|Publication number||US6472773 B2|
|Application number||US 10/052,181|
|Publication date||29 Oct 2002|
|Filing date||17 Jan 2002|
|Priority date||11 Jul 1996|
|Also published as||DE69828326D1, DE69828326T2, EP0867795A1, EP0867795B1, US5796176, US6093976, US6163083, US6340849, US6867510, US20020063473, US20030034752|
|Publication number||052181, 10052181, US 6472773 B2, US 6472773B2, US-B2-6472773, US6472773 B2, US6472773B2|
|Inventors||Mark E. Kramer, Roger L. Veldman|
|Original Assignee||Donnelly Corporation|
|Export Citation||BiBTeX, EndNote, RefMan|
|Patent Citations (52), Non-Patent Citations (3), Referenced by (8), Classifications (18), Legal Events (6)|
|External Links: USPTO, USPTO Assignment, Espacenet|
This application is a continuation of application Ser. No. 09/737,911, filed Dec. 15, 2000, now U.S. Pat. No. 6,340,849, which is a continuation of application Ser. No. 09/448,690, filed Nov. 24, 1999, now U.S. Pat. No. 6,163,083, which is a continuation of application Ser. No. 09/135,375, filed Aug. 17, 1998, now U.S. Pat. No. 6,093,976, which is a continuation of application Ser. No. 08/818,918, filed Mar. 17, 1997, now U.S. Pat. No. 5,796,176, which is a continuation-in-part of application Ser. No. 08/679,681 filed Jul. 11, 1996, now U.S. Pat. No. 5,798,575.
This invention relates generally to vehicle rearview mirror systems and, more particularly, to vehicle memory mirror systems.
Vehicle memory mirror systems include at least one, preferably two, electrically operated motors, each of which positions the reflective element with respect to a given axis. By positioning the reflective element about two generally perpendicular axes, the plane of the mirror can be fully positioned. A user-operable switch, such as a joystick or switch pod, is useful to automatically position the mirrors. In a memory mirror system, a monitor device, such as a potentiometer which is coupled to the reflective element, produces a signal indicative of the position of the reflective element with respect to each axis of movement. The signal produced by the monitor device is used in a closed-loop control to allow a controller to reliably position the mirror to particular positions. In this manner, positions of the mirror for different drivers can be stored in memory and retrieved in order to set the mirrors for that driver.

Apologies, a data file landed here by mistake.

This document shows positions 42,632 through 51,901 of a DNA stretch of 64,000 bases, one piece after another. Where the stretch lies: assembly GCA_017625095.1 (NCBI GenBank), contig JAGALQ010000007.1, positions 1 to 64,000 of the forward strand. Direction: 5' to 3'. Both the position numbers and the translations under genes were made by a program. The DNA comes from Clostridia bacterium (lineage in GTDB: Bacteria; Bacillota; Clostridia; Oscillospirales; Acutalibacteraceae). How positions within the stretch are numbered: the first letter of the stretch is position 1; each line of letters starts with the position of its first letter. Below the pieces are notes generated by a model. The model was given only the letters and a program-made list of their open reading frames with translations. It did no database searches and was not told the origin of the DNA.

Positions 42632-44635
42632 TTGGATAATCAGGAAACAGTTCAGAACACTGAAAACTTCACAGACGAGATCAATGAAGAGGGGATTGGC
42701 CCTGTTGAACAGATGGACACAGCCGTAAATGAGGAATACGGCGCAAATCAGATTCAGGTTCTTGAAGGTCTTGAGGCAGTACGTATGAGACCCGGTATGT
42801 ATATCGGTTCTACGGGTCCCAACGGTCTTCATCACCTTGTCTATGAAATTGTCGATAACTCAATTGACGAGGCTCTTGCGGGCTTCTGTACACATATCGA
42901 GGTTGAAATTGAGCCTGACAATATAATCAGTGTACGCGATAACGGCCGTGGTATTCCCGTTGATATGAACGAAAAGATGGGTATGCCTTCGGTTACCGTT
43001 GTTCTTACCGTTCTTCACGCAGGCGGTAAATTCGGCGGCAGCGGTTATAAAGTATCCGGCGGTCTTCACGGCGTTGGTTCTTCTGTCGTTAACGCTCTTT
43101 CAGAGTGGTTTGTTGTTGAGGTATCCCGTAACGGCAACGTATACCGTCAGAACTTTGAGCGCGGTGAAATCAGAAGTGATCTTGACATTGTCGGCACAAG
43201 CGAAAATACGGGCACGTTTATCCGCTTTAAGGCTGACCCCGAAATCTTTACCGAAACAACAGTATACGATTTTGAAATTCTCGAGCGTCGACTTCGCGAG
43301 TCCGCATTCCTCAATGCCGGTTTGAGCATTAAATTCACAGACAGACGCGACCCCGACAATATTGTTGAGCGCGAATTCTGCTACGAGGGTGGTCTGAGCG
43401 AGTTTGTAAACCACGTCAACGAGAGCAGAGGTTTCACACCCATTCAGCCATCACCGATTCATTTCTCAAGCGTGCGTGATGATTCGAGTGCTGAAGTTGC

It is generally known in vehicle control systems to provide communication between a vehicle control module and one or more peripheral devices by various communication techniques including digital communications, pulse-width modulation, or other analog communications. It is generally known to apply such communication techniques between a vehicle control module and control modules in each of the exterior mirror assemblies of the vehicle.
A vehicle typically includes at least two mirrors mounted external of the vehicle, both of which are controlled in the same fashion. In order to avoid duplication of hardware, it is common to provide one user-operable input device in order to control both mirrors. That device typically includes manual buttons for manually positioning the mirror, a selector switch to select one of a driver side or a passenger side mirror, and memory set and recall buttons for operating the memory features of the mirror. The user-operable input device is typically associated with a control device in order to multiplex the switches making up the user-operable device and to communicate with each of the reflective elements. In order to reduce the number of wires between the control device and each of the mirrors, various techniques have been proposed to multiplex the signals. One such technique is to provide a bidirectional digital communication link between each of the outside mirrors and a central vehicle-based control. The central vehicle-based control receives switch inputs from the user-operable device. The central control provides digitally encoded commands to each of the mirrors. A control in each of the mirrors includes a memory element in order to store particular mirror settings entered by one or more vehicle operators, a data processor, and a position sensor for the reflective element. The data processor compares feedback signals from the position sensor in order to position the reflective element to a position stored in the memory element. In this manner, the central vehicle-based control is greatly simplified and does not need to include a memory function. The only requirement of the control vehicle-based control is that it is capable of encoding data signals.